Review: Silence (2017)

silence

Martin Scorsese’s labour of love is an expansive – and frequently monotonous – portrait of faith in the face of persecution and torture. It’s sprawling and contemplative, more or less focused on one priest’s internal conflict as he searches for his mentor (Liam Neeson), who’s rumoured to have apostatised. Andrew Garfield, as capable as he is, never quite seems like the right fit in the lead role, perhaps because he’s outshone early on by Adam Driver. Continue reading “Review: Silence (2017)”

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Review: The Amazing Spider-Man 2 (2014)

The Amazing Spider-Man 2

If the entirety of The Amazing Spider-Man 2 was as convincing as the scenes shared between returning stars Andrew Garfield and Emma Stone, then the film would be an unmitigated success. Unfortunately, as it stands with its overstuffed narrative and cavalcade of uninspired villains, the film isn’t much better than its predecessor. With alter-ego Spider-Man riding high, Peter Parker (Garfield) is trapped, unsure how to sustain his relationship with Gwen without putting her in danger and failing in his efforts to understand more about his past. Continue reading “Review: The Amazing Spider-Man 2 (2014)”

Review: The Amazing Spider-Man (2012)

Peter Parker (Andrew Garfield) is an outsider with a passion for science and a crush on fellow high schooler Gwen Stacy (Emma Stone). When Peter comes across a briefcase left after his father’s death, he’s lead to Dr. Curt Connors (Rhys Ifans), his father’s research partner, and to an incident involving genetically modified spiders that leaves him with superhuman abilities. Assuming an alter ego of “Spider-Man”, he uses his powers to the benefit of the citizens of New Continue reading “Review: The Amazing Spider-Man (2012)”

Review: Never Let Me Go (2010)

Never Let Me Go, Mark Romanek’s adaptation of Kazuo Ishiguro’s acclaimed and highly influential novel, chronicles the phases of three characters’ lives: Ruth, Kathy and Tommy, and marks his first film in nine years.

As children, Ruth, Kathy and Tommy (played by Ella Purnell, Izzy Meikle-Small and Charlie Rowe), spend their childhood at Hailsham, a seemingly idyllic English boarding school in the English countryside for children who are special.

As they grow into young adults (played by Keira Knightley, Carey Mulligan and Andrew Garfield), they move to The Cottages and find that they have to come to terms with the strength of the love they feel for each other, while preparing themselves for the haunting reality that awaits them.

Ishiguro’s gentle sci-fi concept is executed with sombre subtlety by Romanek and, despite Alex Garland’s sometimes too methodical screenplay, preserves an eerie sense of mystery and discerning dubiety in its translation to screen. These elements, in a bid to keep the film realistic, are wisely buried within a wholly human story, one about love, loss and empathy.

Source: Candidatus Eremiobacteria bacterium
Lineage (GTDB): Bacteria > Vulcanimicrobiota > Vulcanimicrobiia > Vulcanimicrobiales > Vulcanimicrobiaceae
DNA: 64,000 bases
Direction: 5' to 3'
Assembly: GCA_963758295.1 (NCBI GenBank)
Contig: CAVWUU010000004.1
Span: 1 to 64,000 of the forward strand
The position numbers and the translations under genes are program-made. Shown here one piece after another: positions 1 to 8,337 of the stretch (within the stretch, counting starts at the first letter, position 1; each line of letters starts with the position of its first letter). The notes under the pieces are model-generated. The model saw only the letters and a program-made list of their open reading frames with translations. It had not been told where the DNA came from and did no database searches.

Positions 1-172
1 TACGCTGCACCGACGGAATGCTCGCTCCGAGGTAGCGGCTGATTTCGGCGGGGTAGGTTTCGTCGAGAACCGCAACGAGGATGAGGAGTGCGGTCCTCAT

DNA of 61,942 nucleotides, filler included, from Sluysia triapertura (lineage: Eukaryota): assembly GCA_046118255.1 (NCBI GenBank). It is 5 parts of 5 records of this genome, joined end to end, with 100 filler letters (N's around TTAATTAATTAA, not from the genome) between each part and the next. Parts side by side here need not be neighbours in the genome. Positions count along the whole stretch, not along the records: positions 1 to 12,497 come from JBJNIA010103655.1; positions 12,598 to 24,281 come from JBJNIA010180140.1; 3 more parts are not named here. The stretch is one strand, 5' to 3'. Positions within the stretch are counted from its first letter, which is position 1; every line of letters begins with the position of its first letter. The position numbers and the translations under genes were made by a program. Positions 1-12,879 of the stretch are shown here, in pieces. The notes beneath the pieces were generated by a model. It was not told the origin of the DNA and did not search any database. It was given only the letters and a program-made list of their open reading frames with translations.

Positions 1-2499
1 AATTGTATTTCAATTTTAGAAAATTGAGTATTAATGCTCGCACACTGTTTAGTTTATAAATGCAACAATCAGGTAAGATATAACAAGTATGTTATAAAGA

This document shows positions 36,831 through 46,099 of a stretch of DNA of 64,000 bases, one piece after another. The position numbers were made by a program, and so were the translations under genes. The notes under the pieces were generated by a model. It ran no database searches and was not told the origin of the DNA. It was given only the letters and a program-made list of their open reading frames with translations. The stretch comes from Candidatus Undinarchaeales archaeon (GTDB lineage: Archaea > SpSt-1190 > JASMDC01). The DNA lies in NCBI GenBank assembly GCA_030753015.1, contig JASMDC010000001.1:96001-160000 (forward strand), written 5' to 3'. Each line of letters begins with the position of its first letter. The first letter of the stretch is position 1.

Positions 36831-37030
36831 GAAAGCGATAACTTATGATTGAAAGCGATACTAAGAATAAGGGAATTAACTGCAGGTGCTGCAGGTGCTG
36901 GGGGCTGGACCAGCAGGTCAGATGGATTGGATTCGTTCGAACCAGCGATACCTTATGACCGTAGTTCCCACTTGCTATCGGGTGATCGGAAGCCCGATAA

Romanek’s successful direction is highlighted in the great care he has for the source material and the characters that inhabit it. His remarkable skill comes to light in the way he presents the dystopian British countryside as beautiful yet bleak. It perfectly juxtaposes the beautiful lives everyday people lead with the bleak lives lead by the donors.

The three central performances are equally astounding, each superbly displaying repressed desperation and their desire to achieve true happiness. Mulligan’s exquisite beauty and incandescent quality make her perfect as Kathy, confirming her newly won status, while Garfield is undeniably arresting as the troubled Tommy.

Knightley, who is left with the trickier role, hits the right notes of disdainful faux-sophistication, holding her own as the vindictive Ruth, the manipulative force of nature who interferes with the lives of Tommy and Ruth.

The supporting actors – Charlotte Rampling, Sally Hawkins, Nathalie Richard, Domhall Gleeson and Andrea Riseborough – hold their own against the powerful trio. Though none of them has much screen time, they all play their characters with conviction and restraint, further accentuating the central themes of loneliness and longing.

Rachel Portman’s etherial score, almost a character in itself, penetrates your heart, in a pondering, beautiful way that compliments, and often surmounts, the heart-rending narrative.

The only issue is with the sometimes irritatingly slow pacing, and the disproportionate narrative that works against audience involvement. This, however, isn’t necessarily a bad thing, especially considering the realistic and sinister themes the film explores – and is excellently concealed by the fantastic performances.

Never Let Me Go is not only a beautifully explorative, acted and directed piece of filmmaking, but a masterful adaptation and glorious cinematic achievement.